Lesson Plan -- Peer Review
Events of the Cold War by Vickie
Bainbridge-Guilford High School
Grade Level/Time Allocation
US History and Government: Grade 11
Two Blocks (82 minutes)
Connection to NY State Standards
Standard 1: Students will use a variety of intellectual skills to
demonstrate their understanding of major ideas, eras, themes developments,
and turning points in the history of the United State and New York.
This activity requires students to use a variety of sources to explain
important Cold War events. It also insists that they evaluate the impact
of the different events as well as the impact of the Cold War. This is a
commencement level performance indicator.
After examining historical evidence students will apply that information
and use it to analyze the impact of important events in the Cold War, as
well as to analyze the impact of the Cold War in general.
TSWBAT* describe important events of the Cold War by interpreting relevant
documents and text.
TSWBAT analyze the Cold War events and their relative importance in the
outcome of the Cold War.
(*The students will be able to)
Create eight folders relating to the following Cold War events:
In each folder include relevant documents related to the event. Other
supplemental information about the event may be included or the textbook
and computer resources might be used instead.
- Truman Doctrine 1947
- Marshall Plan 1947
- Formation of NATO (North Atlantic Treaty Organization) 1949
- Korea 1950-1953
- Sputnik 1957
- Vietnam 1950-1975
- Bay of Pigs 1961
- Cuban Missile Crisis 1962
Divide the class into eight groups:
Each group will get a different
War event. After reading the materials on their event each group will
create a visual about their event. The groups will share these visuals
and their information on the events.
Create new partner groups:
Give each pair some sticky notes and a
football field. They are
going to play a football game. The football game is supposed to represent
the Cold War, with democracy playing against communism. On each sticky
note students will write the name of the Cold War event.
Using the events in chronological order, the pairs of students
will start at the 20 yard line. The students will represent the democracy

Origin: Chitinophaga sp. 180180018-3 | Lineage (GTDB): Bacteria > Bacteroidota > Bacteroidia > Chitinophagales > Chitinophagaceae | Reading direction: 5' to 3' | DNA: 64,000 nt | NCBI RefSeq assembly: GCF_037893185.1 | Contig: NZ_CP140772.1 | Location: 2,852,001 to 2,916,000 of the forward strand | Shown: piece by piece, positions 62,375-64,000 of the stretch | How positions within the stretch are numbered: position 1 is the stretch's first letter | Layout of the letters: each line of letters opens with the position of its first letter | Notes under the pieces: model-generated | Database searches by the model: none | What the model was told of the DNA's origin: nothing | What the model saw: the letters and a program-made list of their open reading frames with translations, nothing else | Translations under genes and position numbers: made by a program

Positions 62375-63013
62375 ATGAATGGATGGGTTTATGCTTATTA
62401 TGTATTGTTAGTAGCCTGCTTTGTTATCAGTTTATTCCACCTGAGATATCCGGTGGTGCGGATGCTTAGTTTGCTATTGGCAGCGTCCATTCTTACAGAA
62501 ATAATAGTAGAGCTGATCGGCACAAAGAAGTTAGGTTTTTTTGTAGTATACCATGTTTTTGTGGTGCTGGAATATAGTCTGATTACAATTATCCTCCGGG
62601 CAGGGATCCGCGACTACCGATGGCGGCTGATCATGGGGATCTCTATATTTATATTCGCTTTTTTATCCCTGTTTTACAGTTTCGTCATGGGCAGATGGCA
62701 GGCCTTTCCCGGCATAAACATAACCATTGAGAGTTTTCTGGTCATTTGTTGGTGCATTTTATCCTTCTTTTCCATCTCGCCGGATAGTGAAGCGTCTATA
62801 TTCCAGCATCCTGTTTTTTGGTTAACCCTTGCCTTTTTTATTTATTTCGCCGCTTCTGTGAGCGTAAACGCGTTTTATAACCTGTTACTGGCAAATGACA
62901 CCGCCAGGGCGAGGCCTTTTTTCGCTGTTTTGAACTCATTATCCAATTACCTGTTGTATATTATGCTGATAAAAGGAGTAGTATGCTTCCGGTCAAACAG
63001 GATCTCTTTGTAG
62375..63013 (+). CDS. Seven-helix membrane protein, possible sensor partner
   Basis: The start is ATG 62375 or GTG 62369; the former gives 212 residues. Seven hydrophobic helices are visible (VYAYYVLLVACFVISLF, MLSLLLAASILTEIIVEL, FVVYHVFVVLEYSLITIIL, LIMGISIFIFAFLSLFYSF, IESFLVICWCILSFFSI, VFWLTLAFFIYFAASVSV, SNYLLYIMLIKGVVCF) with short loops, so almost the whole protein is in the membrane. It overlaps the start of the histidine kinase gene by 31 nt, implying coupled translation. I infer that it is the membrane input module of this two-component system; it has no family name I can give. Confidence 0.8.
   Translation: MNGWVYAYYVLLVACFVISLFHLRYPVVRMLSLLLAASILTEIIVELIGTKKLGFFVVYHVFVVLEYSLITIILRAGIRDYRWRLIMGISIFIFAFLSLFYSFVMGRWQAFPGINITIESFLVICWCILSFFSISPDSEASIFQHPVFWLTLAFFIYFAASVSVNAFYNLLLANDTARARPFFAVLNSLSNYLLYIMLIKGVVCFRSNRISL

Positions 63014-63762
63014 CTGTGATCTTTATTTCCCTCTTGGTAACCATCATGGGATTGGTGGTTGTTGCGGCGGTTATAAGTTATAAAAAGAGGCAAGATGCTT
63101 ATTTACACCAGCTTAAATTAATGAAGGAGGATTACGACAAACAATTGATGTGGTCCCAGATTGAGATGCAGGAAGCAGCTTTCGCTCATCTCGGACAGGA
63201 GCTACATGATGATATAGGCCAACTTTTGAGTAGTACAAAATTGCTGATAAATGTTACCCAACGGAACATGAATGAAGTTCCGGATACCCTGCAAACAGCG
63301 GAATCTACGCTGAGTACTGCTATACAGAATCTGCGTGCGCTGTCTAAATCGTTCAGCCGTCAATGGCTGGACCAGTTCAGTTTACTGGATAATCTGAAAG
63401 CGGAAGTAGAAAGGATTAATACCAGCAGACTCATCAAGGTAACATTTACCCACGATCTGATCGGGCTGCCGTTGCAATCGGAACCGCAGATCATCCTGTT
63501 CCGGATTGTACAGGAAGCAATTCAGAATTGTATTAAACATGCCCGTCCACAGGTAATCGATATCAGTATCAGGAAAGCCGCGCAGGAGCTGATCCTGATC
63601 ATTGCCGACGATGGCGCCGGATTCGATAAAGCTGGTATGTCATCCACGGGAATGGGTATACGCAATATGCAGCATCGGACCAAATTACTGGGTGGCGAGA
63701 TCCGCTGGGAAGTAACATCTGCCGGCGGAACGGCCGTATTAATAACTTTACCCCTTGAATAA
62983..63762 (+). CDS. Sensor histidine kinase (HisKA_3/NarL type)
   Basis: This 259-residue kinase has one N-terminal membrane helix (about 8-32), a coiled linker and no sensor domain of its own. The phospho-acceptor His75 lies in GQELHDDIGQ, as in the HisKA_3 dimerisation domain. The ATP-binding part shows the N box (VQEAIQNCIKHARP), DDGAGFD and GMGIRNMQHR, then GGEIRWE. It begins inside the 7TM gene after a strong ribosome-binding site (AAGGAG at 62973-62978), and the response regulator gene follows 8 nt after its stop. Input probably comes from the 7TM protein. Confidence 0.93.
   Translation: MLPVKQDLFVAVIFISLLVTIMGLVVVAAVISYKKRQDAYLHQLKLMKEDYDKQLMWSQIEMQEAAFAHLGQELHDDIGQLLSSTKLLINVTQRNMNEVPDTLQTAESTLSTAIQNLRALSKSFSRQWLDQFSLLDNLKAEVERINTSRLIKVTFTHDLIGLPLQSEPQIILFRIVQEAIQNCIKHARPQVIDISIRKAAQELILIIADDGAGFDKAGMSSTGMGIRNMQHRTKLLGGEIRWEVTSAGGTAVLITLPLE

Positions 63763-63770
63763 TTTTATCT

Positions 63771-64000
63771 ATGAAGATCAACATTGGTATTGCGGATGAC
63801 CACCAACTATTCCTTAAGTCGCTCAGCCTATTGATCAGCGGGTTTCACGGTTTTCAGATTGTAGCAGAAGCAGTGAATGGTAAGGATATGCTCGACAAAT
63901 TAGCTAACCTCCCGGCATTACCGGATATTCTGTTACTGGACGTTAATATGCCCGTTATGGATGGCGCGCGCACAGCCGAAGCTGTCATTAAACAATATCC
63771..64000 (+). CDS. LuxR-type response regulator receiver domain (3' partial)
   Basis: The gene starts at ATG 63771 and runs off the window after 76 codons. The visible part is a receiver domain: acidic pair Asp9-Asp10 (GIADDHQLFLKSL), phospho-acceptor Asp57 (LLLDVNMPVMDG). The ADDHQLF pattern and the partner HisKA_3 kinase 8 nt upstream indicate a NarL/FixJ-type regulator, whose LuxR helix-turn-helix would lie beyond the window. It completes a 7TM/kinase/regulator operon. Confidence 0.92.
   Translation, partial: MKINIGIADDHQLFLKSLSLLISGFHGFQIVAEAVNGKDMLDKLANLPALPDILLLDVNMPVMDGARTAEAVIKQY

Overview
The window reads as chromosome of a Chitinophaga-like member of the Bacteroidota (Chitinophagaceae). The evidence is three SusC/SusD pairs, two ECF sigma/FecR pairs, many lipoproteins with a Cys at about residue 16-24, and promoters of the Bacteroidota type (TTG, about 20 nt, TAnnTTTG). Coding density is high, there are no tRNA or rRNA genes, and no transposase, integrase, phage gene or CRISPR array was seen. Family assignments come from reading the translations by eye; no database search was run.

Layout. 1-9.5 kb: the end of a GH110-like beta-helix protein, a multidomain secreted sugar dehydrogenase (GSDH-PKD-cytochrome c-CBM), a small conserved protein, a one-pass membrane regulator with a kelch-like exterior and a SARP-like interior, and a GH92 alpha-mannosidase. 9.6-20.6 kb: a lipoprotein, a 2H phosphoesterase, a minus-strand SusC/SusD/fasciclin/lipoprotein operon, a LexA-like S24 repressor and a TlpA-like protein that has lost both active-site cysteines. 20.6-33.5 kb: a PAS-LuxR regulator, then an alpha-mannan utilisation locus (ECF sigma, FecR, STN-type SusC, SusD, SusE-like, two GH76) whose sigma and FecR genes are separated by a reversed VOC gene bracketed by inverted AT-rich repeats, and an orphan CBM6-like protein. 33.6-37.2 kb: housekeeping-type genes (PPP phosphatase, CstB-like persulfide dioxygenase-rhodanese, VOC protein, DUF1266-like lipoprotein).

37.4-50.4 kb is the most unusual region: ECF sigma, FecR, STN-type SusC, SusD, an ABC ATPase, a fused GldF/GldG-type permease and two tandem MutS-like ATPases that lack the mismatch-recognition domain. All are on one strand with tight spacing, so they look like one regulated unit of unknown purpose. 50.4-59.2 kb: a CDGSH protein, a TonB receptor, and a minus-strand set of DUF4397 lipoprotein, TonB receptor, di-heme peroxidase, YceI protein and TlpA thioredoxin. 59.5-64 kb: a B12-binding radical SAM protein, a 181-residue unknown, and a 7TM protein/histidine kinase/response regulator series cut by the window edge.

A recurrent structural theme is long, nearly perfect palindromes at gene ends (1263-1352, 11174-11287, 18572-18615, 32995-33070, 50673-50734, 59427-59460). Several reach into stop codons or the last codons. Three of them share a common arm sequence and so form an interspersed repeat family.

team. In this Cold War game students should discuss and decide whether
each event is a gain or loss of yardage for democracy in the Cold War
game. Furthermore, they will need to decide how much of a gain or loss it
will be. They should use the sticky notes to represent their decisions
for the eight events.
Bring the class together and create a mock football field out of
classroom. Have students volunteer to be the events by holding the visual
of the event that was made. Go through the events in chronological order
and have the class discuss where the event needs to be placed on the
football field. Once again the focus question should be, "Was this event
gain or loss in the Cold War game of democracy vs. communism?"
Ultimately the answer to the question is not nearly as important as the
ability to discuss how these events both individually and collectively
impacted the Cold War.
- Visuals on the Cold War events
- Completed football game (both in pairs, and as a class)
- I will judge their ability to express their evaluation of
the events and the role the events played in the Cold War.
- Packets with information on each of the eight Cold War events
- Football field, sticky notes
- Papers to create a football field out of the classroom
- Computers for student use
- Paper, markers
Nash, Gary B. American Odyssey The 20th Century and Beyond. New
McGraw Hill, 2004.
Winkler, Allan M. The Cold War A History in Documents. Oxford:
University Press, 2000.
Cold War Info Packet,Football Field